The intellectual power of ornamentlessness was evoked by the Viennese architect Adolf Loos in 1908 and he affirmed his formal purism with the sentence: "Since ornament no longer is organically connected with our culture, it is no longer the expression of our culture". You can also see it differently. The ornament can indeed create identity, if, coming from another culture, it fits into an overall concept that uses the traditional form as an aesthetic quarry of artistic self-discovery.
This is precisely the case with the early works of the native Iranian Linda Nadji, who can not deny their origin in the ornamentation of Persian textiles and miniatures. But what can be seen at first glance as a link to a tradition anchored in memory is already part of a revaluation. These are partly delicate, partly densely composed gestural watercolors that function as passages of an artistic path: art that is questioningly "on the road" and finds its own language during this migration.
The transitory and with it its experimental function remain style-defining. They also determine the character of later works that are formally more free and process-oriented. There are mural paintings emanating from stamp images in which the contrast words Orient-Occident are inextricably overlaid in a circle that seems to rotate. An outdoor game remains open, the complete merger does not take place. The definitive appearance of a meter-long black fabric panel suspended from simple wire hangers remains unclear. It can be stretched with two brackets from one wall to the other or hang as a flat piece of wall in an endless loop. Material and ground substance remain, but the change of the appearance gives this work in progress a different character, which results from the shifting or reducing of the stirrups, by respectively different streamlining, folding or hanging of the fabric. For the artist, this transformation is part of her self-experience: a change that is created in the work of art itself, always to re-activate, to put even the simplest material and found in a new context of meaning.
This also applies to a wall work made of simple rubber band, in which the elastic material is stretched across a tiled pattern. Some strands overlap and outstrip this variable pattern toward the other wall or to a window. Here, the innate longing for harmony is disturbed visually, but not abolished. The driving force is the perception of space, the initiative to look at places that are commonly overlooked: spatial exploration as a sensitive experience. The wall installation "Wir", created in 2008, has a special significance: two colored crochet pieces - found in the form of a penis and a broom - are mounted on wooden discs so that they look like haptic projections of the masculine and feminine, striking and touching at the same time , You can also see it as a fusion of found and processed form.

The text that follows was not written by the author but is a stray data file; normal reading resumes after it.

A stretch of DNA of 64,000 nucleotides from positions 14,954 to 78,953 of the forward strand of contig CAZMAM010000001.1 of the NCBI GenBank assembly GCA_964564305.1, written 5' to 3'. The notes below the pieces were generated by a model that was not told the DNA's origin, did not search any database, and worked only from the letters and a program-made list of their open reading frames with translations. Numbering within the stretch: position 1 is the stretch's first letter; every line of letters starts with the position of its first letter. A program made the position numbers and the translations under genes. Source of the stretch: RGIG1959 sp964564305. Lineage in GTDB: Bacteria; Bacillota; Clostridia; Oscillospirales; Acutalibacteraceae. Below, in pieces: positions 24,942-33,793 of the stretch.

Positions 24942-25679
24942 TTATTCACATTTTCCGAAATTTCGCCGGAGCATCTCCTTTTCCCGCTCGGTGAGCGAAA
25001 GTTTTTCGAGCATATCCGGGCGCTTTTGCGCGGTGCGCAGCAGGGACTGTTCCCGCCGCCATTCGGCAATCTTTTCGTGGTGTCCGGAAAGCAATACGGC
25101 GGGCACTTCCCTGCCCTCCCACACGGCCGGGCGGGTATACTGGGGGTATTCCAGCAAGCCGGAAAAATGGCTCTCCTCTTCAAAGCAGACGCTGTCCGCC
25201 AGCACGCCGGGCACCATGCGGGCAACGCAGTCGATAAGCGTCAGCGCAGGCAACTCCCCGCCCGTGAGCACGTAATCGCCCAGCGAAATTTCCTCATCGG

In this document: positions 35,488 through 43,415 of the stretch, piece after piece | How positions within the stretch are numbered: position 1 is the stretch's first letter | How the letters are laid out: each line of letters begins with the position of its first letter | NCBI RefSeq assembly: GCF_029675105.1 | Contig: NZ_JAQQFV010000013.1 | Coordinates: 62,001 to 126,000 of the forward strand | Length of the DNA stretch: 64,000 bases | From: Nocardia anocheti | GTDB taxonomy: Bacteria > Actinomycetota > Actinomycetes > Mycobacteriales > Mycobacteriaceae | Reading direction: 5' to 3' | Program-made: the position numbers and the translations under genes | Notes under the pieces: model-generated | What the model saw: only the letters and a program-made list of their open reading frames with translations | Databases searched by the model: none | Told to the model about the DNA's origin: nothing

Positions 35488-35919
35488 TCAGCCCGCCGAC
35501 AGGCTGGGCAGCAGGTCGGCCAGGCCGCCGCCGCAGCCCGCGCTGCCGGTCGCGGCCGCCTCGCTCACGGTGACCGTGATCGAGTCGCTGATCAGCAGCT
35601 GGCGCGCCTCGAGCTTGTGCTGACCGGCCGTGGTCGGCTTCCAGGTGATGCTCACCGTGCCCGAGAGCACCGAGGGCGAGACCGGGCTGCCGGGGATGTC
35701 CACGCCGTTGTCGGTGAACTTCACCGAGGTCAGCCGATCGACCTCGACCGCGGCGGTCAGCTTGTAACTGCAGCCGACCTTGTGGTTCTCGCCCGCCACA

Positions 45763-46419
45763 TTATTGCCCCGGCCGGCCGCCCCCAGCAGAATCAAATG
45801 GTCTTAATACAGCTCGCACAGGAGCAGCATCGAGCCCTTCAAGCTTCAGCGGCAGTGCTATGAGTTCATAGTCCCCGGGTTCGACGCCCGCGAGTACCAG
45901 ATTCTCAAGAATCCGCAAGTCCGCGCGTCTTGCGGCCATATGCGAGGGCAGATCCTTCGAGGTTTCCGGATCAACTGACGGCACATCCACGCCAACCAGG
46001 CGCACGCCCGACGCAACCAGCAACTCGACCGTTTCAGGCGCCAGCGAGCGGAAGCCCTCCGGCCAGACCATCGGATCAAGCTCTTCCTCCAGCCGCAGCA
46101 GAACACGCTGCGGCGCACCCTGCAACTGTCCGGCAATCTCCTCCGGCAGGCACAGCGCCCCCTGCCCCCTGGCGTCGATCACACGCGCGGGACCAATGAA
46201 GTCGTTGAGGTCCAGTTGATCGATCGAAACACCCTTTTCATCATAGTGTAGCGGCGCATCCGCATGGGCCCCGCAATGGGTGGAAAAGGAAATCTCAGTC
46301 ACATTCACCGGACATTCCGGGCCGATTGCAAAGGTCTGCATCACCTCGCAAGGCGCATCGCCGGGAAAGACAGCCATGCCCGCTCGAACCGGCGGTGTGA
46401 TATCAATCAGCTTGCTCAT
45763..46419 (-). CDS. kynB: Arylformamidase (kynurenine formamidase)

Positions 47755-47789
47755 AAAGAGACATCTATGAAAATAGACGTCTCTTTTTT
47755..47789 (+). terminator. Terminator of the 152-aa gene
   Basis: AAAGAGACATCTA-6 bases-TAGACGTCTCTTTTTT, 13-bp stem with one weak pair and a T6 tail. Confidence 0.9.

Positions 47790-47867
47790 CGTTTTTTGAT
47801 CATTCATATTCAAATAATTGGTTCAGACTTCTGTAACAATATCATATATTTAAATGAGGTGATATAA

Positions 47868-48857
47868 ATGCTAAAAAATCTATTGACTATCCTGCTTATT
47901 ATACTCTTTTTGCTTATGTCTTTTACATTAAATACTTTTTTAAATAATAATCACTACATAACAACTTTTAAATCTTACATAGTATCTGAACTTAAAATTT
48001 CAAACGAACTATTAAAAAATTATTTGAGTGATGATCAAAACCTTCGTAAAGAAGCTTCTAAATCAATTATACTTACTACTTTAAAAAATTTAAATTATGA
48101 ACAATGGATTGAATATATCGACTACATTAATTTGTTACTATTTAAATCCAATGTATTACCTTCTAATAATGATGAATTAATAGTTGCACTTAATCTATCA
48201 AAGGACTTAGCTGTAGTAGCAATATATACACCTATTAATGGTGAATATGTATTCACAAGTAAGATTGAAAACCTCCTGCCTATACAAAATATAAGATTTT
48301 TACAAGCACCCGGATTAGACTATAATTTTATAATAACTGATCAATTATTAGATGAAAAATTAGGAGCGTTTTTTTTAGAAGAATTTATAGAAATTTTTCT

The element is the intuition with which signals are set here - and the sensitivity with the ever-fragile everyday materials such as envelopes, paper plates, tracing paper to works of subtle poetic power are joined together. These are accumulations that work with the principle of repetition and give the material a new meaning. The driving force is the desire to communicate aesthetically with the material, to transform things of one's own environment, to create something new with an unnoticed industrial product. The useful piece becomes a meaning object, which conquers the room with delicate forcefulness.
Also in the paint work on paper, it is always about basic structures, their repetition and dissolution. It shows in the collages of photo strips, which have been passed over with retouching, in the filigree drawings composed of gold and silver color, in which grow out of a geometric basic form bundles of rays and new geometric shapes, in wall-filling acrylic drawings in which bright yellow particles partly clearly from each other are separated, partly flow into each other. Linda Nadji is a designer who brings together the meaning and sensuality of the object, the image, the installation. This always leads us back to those works that deal with their own origins. The centerpieces are ceramics in the form of folded textiles. They remind us of closed prayer rugs, of hammam towels, but they also appear to us as relics of lived life, frozen as it were - a paradoxical act, because the firing process of the material increases as it moves away from distanced from the original function of the textiles, their almost petrified sacral character. The gestures of the early years are completely overcome with such sculptural objects. But the impulse is the same: the artist is concerned with the stimulation of an inner school of seeing, with the transformation of the material, with the search for clues that open new doors.